For weight, pick a heavy weight that you could get 6-7 good, clean reps with – maybe 8 (but that’s pushing the light side). You want to be grinding through all these sets – they should all be heavy. If you can’t quite gut out all 6 reps in a set by the end of the workout, then rest-pause your way out to 6 reps. Or, in other words, do as many as you can, rack the bar (but don’t let go), rest a couple breaths, do another rep or two, rack the bar, and keep repeating until you get all 6 reps for that set. Keep doing this for all your sets.
If you wanted to pick different exercises each workout (say have one pair of exercises for upper on Monday, then another pair of exercises for upper on Thursday; same with lower on Tuesday and Friday), then that would work, too. Just be sure to repeat each week.
Try this template out – it’s pretty simple, but damn if it doesn’t work. I think y’all will totally dig it.
Have a kickass weekend.
Posted in Cardio, Circuit Training, Muscle Building, Strength Training | No Comments »
Gotta share this testimonial.
I’ve told y’all about the Bonafede brothers more than once – they shouldn’t even need an introduction anymore. Basically, they’re perfect examples of what happens when you take hardcore, intense workouts, and apply a kickass work ethic to them.
Not long ago, I had been telling you about the results Matt Bonafede was getting with “Body Armor – The 2nd Chapter”.
Well, check out the email his brother Aaron sent me last Friday:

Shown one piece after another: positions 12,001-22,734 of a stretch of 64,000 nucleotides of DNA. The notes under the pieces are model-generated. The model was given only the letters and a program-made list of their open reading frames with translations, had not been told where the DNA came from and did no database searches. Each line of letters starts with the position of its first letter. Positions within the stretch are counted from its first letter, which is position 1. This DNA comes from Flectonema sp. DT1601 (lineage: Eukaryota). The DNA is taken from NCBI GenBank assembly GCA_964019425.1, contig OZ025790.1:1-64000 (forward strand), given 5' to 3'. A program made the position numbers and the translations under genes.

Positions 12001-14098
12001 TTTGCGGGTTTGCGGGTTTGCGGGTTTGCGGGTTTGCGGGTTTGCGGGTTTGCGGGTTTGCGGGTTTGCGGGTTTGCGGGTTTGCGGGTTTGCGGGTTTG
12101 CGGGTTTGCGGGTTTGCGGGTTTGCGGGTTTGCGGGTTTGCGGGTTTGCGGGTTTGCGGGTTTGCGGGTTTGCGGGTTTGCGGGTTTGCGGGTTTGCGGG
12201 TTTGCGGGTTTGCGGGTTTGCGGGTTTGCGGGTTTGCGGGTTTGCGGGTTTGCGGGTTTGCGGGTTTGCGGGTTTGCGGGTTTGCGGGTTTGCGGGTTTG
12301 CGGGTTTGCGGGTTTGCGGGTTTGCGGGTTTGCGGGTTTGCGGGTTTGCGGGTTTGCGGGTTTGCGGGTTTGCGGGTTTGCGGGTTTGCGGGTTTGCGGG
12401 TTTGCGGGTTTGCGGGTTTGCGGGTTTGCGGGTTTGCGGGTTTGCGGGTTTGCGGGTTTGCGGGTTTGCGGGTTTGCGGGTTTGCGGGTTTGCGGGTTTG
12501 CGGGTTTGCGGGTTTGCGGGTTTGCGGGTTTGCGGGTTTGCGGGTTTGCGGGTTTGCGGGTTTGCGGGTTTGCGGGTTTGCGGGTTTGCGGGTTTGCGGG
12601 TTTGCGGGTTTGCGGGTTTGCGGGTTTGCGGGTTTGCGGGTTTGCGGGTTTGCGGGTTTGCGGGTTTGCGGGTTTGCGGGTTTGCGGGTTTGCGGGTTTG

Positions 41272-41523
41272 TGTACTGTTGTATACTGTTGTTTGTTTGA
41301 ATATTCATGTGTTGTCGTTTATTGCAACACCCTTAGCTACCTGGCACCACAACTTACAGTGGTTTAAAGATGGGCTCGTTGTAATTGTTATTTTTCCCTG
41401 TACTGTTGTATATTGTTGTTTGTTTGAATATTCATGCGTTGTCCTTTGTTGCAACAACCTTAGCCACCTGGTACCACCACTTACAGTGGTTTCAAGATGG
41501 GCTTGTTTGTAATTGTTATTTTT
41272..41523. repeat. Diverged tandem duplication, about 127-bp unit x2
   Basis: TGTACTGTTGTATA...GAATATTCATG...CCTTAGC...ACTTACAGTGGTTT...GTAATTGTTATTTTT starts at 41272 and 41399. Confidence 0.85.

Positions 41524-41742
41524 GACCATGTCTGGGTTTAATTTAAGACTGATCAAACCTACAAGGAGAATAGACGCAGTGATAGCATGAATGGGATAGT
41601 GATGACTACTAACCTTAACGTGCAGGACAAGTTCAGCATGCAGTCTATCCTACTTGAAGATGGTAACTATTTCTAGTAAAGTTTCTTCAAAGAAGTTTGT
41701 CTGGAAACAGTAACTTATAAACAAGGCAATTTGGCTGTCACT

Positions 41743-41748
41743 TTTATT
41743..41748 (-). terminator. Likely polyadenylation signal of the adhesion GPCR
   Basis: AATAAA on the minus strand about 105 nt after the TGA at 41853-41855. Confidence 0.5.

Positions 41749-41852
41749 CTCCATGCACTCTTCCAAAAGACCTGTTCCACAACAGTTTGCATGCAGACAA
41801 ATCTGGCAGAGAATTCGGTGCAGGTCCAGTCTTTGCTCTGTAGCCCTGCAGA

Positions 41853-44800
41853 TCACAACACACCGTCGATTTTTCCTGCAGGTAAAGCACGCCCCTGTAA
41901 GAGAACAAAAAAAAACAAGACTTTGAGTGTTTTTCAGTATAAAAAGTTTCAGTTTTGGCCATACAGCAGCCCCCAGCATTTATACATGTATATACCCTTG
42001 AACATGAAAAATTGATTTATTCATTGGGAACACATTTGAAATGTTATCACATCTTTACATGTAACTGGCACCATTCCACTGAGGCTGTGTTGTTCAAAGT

“I must admit I wanted to kick your ass the last month. That “Body Armor 2″ Phase 1 was killing me. We let me rephrase that, the layout was *@!ing hard but the weight I decided to use was killing me.
I have noticed a switch over the last year. When Matt and I finished the cardio program I was about 155-160. (NOTE: see pics here) Since the Olympic style lifts came back into play I still stayed lean but have put on some good size. I’m
about 168 -170 now.
I can still outwork just about anyone I see at the gym and can’t get anyone to work out with me (surprise). I’m actually still pretty lean but can see the size in my legs and shoulders.
I just keep getting stronger. The amazing part is the capacity. For instance see my workout below:
Push Press – 155 x 6
50- jumping jacks
Dead Lift – 315 x 6
50 – jumping jacks
Cleans – 155 x 6
50 – jumping jacks
Squats – 315 x 6
50 – jumping jacks
oh yeah repeat x 5
For the life of me I can’t explain how I can move that amount of weight w/out any real rest and still be ready in 1-2 min after to go another round. That part to me is way better than the “how much do you bench?”. At 35 I can do more than I could in my 20′s.
I still feel great, look great, and love life.”
Notice a couple things there:
1 – the layout of the workout is tough, but his work ethic and how much weight he used seriously compounded the effectiveness of the program
2 – he’s in better shape in his mid-30s than he was in his 20s (it’s usually the other way around)
3 – That last line – I still feel great, look great, and love life. What more could you want?
If you wanna fast-track yourself to the same sorta results Aaron and his brother Matt get, then you owe it to yourself to get your own copy of “Body Armor – The 2nd Chapter” – PRONTO
Posted in Character/Motivation, Circuit Training, Fat Loss, Muscle Building, Strength Training | No Comments »